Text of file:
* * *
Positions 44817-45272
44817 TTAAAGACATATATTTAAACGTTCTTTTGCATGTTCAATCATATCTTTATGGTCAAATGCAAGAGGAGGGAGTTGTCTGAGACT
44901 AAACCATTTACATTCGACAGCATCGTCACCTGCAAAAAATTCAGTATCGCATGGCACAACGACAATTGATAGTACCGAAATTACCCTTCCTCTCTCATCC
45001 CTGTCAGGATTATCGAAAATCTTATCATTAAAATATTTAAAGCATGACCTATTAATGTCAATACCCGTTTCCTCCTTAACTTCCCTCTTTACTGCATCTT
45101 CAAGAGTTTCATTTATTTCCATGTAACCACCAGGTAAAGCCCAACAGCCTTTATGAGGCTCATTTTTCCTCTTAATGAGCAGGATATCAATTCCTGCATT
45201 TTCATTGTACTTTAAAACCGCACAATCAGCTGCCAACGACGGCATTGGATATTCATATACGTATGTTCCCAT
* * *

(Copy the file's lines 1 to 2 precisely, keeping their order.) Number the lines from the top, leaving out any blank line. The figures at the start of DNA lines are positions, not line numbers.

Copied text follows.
Positions 44817-45272
44817 TTAAAGACATATATTTAAACGTTCTTTTGCATGTTCAATCATATCTTTATGGTCAAATGCAAGAGGAGGGAGTTGTCTGAGACT